A government panel said Friday it has found evidence that indicates an uprising of some 700 Koreans at a Japanese military base in the 1940s in protest against their forced labor.
The Commission on Verification and Support for the Victims of Forced Mobilization under Japanese Colonialism in Korea, affiliated with the Prime Minister’s Office, said the discovery was based on records of the prison life of Kim Sun-keun, who led the uprising, and testimonies of his family.
In August 1943, a 23-year-old Kim saw another laborer being assaulted by a Japanese supervisor at a military base in Hiroshima city of Kure and demanded an apology.
As the supervisor refused, Kim gathered about 700 colleagues and sticks and stormed his residence. The records said dozens of Japanese instructors feared for their lives and three of them suffered injuries that would take a month to heal.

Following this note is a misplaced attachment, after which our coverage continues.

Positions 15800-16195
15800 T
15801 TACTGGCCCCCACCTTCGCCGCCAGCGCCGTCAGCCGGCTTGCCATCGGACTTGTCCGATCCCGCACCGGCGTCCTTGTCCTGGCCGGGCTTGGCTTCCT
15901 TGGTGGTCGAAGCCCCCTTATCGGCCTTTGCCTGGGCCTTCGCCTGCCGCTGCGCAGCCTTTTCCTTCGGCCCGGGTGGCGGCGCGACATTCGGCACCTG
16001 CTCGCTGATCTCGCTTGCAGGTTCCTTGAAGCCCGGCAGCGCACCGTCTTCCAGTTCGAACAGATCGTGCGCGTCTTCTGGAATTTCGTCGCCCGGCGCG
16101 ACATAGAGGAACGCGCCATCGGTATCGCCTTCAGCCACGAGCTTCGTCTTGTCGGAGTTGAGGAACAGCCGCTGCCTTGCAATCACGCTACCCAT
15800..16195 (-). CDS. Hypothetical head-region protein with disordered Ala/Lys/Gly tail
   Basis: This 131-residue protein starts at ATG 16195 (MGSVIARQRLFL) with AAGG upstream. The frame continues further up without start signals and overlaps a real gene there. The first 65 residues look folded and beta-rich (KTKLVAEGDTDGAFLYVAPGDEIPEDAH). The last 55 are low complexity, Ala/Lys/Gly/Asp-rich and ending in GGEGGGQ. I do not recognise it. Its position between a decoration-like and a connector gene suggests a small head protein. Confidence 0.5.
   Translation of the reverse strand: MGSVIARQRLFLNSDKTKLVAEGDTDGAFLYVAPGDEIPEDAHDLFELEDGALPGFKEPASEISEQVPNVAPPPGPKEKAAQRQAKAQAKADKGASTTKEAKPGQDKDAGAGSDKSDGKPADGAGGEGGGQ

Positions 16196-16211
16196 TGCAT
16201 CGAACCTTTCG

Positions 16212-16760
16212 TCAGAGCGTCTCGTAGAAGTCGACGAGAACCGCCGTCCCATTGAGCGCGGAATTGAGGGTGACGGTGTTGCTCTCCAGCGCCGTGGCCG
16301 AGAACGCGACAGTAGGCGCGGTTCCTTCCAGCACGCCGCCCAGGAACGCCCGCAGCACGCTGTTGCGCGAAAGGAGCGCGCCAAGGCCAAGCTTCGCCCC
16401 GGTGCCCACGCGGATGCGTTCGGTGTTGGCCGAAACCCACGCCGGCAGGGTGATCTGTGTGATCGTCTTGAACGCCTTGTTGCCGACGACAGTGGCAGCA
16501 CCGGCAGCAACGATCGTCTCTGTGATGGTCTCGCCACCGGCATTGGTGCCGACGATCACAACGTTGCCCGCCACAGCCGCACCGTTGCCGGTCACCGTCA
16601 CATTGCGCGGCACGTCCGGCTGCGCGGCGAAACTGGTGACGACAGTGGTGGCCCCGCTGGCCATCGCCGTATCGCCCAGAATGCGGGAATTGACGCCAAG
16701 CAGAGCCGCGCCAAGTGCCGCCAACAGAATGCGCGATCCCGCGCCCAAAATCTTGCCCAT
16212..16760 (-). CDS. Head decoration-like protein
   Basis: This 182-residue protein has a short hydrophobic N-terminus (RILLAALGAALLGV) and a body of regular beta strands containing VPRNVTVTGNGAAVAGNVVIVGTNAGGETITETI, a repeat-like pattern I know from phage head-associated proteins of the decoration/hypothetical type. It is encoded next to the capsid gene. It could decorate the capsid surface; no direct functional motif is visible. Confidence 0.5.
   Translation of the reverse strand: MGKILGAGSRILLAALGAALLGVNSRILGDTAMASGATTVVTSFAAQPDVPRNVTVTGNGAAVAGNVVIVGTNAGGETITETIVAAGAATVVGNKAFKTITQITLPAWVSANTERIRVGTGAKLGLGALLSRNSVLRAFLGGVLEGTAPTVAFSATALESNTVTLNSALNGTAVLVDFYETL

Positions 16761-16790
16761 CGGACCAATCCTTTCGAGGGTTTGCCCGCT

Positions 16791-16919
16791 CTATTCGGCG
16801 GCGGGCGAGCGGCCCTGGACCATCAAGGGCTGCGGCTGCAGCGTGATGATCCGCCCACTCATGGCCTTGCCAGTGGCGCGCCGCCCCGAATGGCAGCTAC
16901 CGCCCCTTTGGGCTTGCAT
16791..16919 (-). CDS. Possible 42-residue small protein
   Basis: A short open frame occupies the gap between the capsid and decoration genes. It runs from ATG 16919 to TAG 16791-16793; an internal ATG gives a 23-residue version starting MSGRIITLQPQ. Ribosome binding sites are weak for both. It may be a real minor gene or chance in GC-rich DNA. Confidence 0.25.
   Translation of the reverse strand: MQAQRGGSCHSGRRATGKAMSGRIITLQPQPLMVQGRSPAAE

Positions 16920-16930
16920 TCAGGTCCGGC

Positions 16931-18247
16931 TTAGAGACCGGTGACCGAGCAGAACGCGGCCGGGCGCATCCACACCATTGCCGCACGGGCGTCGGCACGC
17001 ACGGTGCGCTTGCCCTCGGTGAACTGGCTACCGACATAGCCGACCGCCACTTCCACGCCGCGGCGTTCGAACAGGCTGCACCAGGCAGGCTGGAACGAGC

Kim was arrested along with 28 other laborers, and sentenced to four years in prison in 1944 before dying from tuberculosis shortly after that.
The evidence marks the first verified revolt by Korean laborers at a Japanese military facility, the commission said.
According to the Prime Minister’s Office, nearly 227,000 Koreans have reported their forced labor at Japanese firms and military bases during the colonial rule.
But some scholars project that the number of Koreans put into forced labor between April 1938 and Korea’s liberation in August 1945 may have reached 8 million.
Hiroshima was a major supply and logistics base for the Japanese military during World War II.
By Shin Hyon-hee